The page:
Interesting Questions, Facts and Information
- There are a total of 25 general entries.
Interesting Questions, Facts, and Information
|What Advance must you research in order to begin work on the United Nations?||Civilization II
Communism. Every Wonder of the World has a corresponding technology Advance that must be researched first. Also, most Wonders (not all) become obsolete at some point, when a later Advance is discovered. Researching Communism has both effects -- in enables building of the United Nations, and at the same time it makes obsolete the earlier Wonder Marco Polo's Embassy.
|Adopting what form of government will allow you to research fast, and make your cities immune to bribery?||Civilization II
Democracy. With high trade production, no corruption, and the ability to set the research slider to any level, Democracies can have very rapid research. Immunity to bribery is also a very nice bonus. The downfall of Democracies is their extreme intolerance for offensive wars: mobilizing even a few units can lead to civil disorder.
|There are three tribes of each colour. The green tribes are the Babylonians, the Zulus, and who?||Civilization II
Japanese. It's important to remember that there can only be one tribe of each colour on the map, and keep track of who's who. So, if you encounter a Babylonian unit, you can breathe a sigh of relief knowing that there are no (ultra-aggressive) Zulu.
|What is considered by many to be the most valuable Wonder of the World in the entire game (it replaces obsolete units with more modern equivalents for free)?||Civilization II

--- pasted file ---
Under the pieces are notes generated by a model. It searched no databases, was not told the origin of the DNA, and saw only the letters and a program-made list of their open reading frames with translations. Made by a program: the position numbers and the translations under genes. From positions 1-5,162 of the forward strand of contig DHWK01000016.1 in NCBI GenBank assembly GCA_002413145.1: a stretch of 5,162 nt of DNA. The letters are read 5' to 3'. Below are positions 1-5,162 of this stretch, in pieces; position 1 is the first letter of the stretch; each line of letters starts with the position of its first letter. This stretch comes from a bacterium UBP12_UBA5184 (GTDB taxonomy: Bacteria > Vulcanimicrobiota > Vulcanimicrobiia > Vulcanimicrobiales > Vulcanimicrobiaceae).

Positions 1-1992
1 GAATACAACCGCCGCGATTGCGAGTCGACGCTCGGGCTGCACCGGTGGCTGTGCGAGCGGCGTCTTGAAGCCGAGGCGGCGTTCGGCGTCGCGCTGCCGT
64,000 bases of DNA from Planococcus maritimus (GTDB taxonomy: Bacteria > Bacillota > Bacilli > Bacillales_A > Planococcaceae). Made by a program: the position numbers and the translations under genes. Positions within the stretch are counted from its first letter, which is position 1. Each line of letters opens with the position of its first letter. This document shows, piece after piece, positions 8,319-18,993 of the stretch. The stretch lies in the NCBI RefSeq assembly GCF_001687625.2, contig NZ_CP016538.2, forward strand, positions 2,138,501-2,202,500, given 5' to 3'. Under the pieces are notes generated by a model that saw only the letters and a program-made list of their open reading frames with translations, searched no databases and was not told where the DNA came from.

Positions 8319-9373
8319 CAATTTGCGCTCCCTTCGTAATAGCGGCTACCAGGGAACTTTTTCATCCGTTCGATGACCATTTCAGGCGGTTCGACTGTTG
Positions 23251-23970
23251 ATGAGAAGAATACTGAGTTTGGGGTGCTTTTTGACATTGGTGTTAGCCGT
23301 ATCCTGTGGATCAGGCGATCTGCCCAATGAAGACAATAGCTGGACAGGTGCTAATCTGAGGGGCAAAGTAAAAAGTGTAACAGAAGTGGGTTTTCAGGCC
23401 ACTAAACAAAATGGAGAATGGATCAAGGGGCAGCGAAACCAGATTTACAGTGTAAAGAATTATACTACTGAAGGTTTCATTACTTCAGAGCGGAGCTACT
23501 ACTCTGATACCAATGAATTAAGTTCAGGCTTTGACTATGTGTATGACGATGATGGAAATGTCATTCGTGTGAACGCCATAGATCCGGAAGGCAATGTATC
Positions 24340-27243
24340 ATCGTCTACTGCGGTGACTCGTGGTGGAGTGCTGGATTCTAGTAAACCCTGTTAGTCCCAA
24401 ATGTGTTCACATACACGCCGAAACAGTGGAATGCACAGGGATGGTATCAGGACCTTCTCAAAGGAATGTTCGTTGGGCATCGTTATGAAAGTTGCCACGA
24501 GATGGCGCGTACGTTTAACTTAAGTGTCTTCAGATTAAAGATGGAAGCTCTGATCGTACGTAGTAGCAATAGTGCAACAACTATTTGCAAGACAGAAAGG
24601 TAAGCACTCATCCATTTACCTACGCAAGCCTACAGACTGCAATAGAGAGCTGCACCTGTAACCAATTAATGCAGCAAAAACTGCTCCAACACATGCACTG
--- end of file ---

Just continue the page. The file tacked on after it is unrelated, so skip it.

Leonardo's Workshop. Leonardo's Workshop is so powerful, that if someone beats you to it they will often win the game. However, it becomes obsolete with the invention of the Automobile, so if someone builds Leonardo's Workshop, your best strategy is to pile everything into research and get to Automobile as fast as possible. Of course, if they built it in a city close to your border, you could just go capture it instead...:-)
|Which is the most commonly built unit for the city defense role, until the development of Feudalism (or Gunpowder for those who scoot up the tech tree without researching Feudalism)?||Civilization II
Phalanx. Warriors are used for city defense only at the very beginning. Once a nation has researched Bronze Working it will almost always defend cities with the Phalanx, and Warriors, if used at all, will become exploration units. Elephants and Chariot are purely offensive units.
Legions and Archers are sometimes used in the city defense role, but not as often as the Phalanx, because of their higher cost.
Once a nation researches Feudalism, it usually defends cities with Pikemen, and once it researches Gunpowder, it usually defends cities with Musketeers.
|Researching which Civilization Advance gives you a bonus of one free Advance immediately?
Philosophy. Invention and Gunpowder are extremely useful Advances to research, but they do not give the bonus. Scientific Detachment is a red herring I made up.
|Building which Wonder of the World will give you any Advances which you don't already have, if any two of your opponents have them?||Civilization II
Great Library. Sometimes the Great Library turns out to be a disappointment. If you are technologically advanced, there is a good chance that nobody has any Advances that you don't already have, and you might get nothing from this Wonder. Even so, it is a good idea to build it -- even if you get nothing from it, you are preventing your opponents from getting something from you!
|When you start a new game, how many tribes can you choose from, to pick the one you will play?||Civilization II
21. There are seven colours. In the original "Civilization" there was only one tribe for each colour, but one of the changes in "Civilization II" is that there are now three tribes of each colour to choose from, for a total of 21.
|Altogether the Civilopedia lists 32 different terrain types and special resources. The special resource "Wine" is found on what terrain type?||Civilization II